On this day in 1865, American President, Abraham Lincoln, was shot in Ford's Theater while watching a play. He would die the following morning, after remaining in a coma for nine hours.
Many people know of this man's life and death in great detail. Most even know about the mental instability of his wife, Mary Todd Lincoln, who was institutionalized for a time after his death. But, few discuss the fact that President Lincoln battled clinical depression and thoughts of suicide his whole life. At the time, it was most commonly referred to as his "melancholy" and was widely accepted by all who knew him.
He was known to cry in public, to be gloomy and maudlin during triumphant times, and viewed the world as a very grim place. He had more than one bout of complete mental collapse during which he had to be watched due to becoming temporarily deranged. These collapses would be followed by a deep, unshakable depression which was known to linger for months. This state of melancholy projected onto his public persona, which was viewed as serious, earnest, and stoic.
He sought treatment and doctors' counsel on numerous occasions. He experimented routinely with different types of medications. He openly acknowledged his lack of fear in dying, but also spoke of his "irrepressible desire" to accomplish something great while he lived.
It was not a frivolous desire, but something powerful which he plainly believed actually gave him the motivation to live, so he could benefit his fellow man. It shaped his course of action about how he would live his life. He sought to improve himself, develop self-understanding of his feeling, and allow the discipline it took to achieve these things to formulate the strategies which would shape the man he wished to be and build the foundations of his character.
During an era when there was no real diagnosis for depression, and treatments tended to rely more on ignorance than scientific fact, President Lincoln worked hard to incorporate his life-long struggle into the way he faced life.
He worked to stay alive, making conscious choices that led him to develop skills and tricks to overcome. He was infamous for inappropriate stories and jokes told at odd times. He was open about his need to use them, because they helped him laugh which he believed was vital to being able to survive. He let his depression guide him, sometimes rather painfully, as a way to search in himself for the core morals and beliefs which would shape his decisions, and eventually the decisions he made which shaped the very nation he was leading.
His determination to survive and not give in to his melancholy, but be open about it, allowed him access to hard earned insights which guided him through tough times. His often creative ways of dealing with his depression gave him an alternate way of looking at complex issues on other subjects, which led to inventive thoughts on how to address them successfully.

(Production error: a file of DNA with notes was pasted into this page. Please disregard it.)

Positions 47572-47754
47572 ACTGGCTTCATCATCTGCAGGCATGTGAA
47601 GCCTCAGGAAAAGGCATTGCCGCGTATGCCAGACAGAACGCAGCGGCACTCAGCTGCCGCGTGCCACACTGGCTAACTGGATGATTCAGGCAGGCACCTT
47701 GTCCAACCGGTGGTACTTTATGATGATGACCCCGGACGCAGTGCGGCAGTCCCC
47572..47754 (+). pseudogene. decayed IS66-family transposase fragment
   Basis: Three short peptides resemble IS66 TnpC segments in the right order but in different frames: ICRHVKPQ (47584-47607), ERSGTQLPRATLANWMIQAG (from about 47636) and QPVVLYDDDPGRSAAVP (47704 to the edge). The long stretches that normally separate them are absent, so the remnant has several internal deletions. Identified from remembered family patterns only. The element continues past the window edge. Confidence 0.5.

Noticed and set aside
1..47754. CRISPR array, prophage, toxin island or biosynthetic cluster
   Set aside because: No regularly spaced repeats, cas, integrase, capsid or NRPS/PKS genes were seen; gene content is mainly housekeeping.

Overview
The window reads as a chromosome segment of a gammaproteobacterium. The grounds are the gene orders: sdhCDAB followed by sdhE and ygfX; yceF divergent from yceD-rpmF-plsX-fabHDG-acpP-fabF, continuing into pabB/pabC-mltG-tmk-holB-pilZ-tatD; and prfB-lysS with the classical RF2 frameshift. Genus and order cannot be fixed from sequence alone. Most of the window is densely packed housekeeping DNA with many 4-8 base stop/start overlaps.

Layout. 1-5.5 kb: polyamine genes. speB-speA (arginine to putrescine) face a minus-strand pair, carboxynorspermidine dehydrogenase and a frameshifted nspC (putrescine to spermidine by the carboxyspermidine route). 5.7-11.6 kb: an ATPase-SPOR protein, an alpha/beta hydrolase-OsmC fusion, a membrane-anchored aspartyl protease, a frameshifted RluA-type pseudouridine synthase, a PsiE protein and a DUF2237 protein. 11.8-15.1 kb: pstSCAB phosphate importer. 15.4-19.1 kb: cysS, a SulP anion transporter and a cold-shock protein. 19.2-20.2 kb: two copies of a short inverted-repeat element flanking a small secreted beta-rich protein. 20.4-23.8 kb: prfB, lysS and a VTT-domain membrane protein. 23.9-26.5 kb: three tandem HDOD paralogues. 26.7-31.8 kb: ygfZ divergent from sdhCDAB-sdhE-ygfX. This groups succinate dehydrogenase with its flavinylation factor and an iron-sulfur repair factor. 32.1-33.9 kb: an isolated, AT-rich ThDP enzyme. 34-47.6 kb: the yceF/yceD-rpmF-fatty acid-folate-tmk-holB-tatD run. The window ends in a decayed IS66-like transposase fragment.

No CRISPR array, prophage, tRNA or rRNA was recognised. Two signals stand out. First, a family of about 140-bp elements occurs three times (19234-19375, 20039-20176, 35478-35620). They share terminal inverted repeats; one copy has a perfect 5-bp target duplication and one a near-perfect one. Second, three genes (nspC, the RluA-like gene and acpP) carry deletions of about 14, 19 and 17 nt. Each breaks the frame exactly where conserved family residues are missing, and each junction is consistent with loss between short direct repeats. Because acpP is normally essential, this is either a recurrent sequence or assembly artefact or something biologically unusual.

His acceptance of self, and the depression that was such a part of him, gave him the ability not merely to survive, but thrive. It was a brave choice, at a time when people didn't even realize there was a choice being made.
A lot of survivors struggle with depression. Some seek treatment and therapies which are helpful in overcoming the deep valleys involved in their depression. Others live in denial, refusing to believe there is anything which can help. Sadly, many give in to the weight of the darkness and are overcome by it.
Fortunately, we live in a more modern time, then President Lincoln, where we have more options for a healthy survival. A world where there is deeper compassion and comprehensive understanding of the struggle. A community of help where we do not have to face the burden and sadness alone.
But, we can all learn a lesson from a man who worked to face life with a greater acceptance of self and found creative ways to incorporate his struggles into brave choices. We can all be reminded to breathe brave one inhale at a time.
Lincoln's favorite poem was Mortality, written by a Scotsman, William Knox. A discourse on the delicacy of human life. He was known to recite it so often, many people believed he had written it himself. The last two verses were said to be his favorite, and I thought worth sharing:
"Yea! Hope and despondency, pleasure and pain,
Are mingled together in sun-shine and rain;
And the smile and the tear, and the song and the dirge,
Still follow each other, like surge upon surge.
'Tis the wink of an eye, 'tis the draught of a breath,
From the blossoms of health, to the paleness of death.
From the gilded saloon, to the bier and the shroud
Oh, why should the spirit of mortal be proud!"
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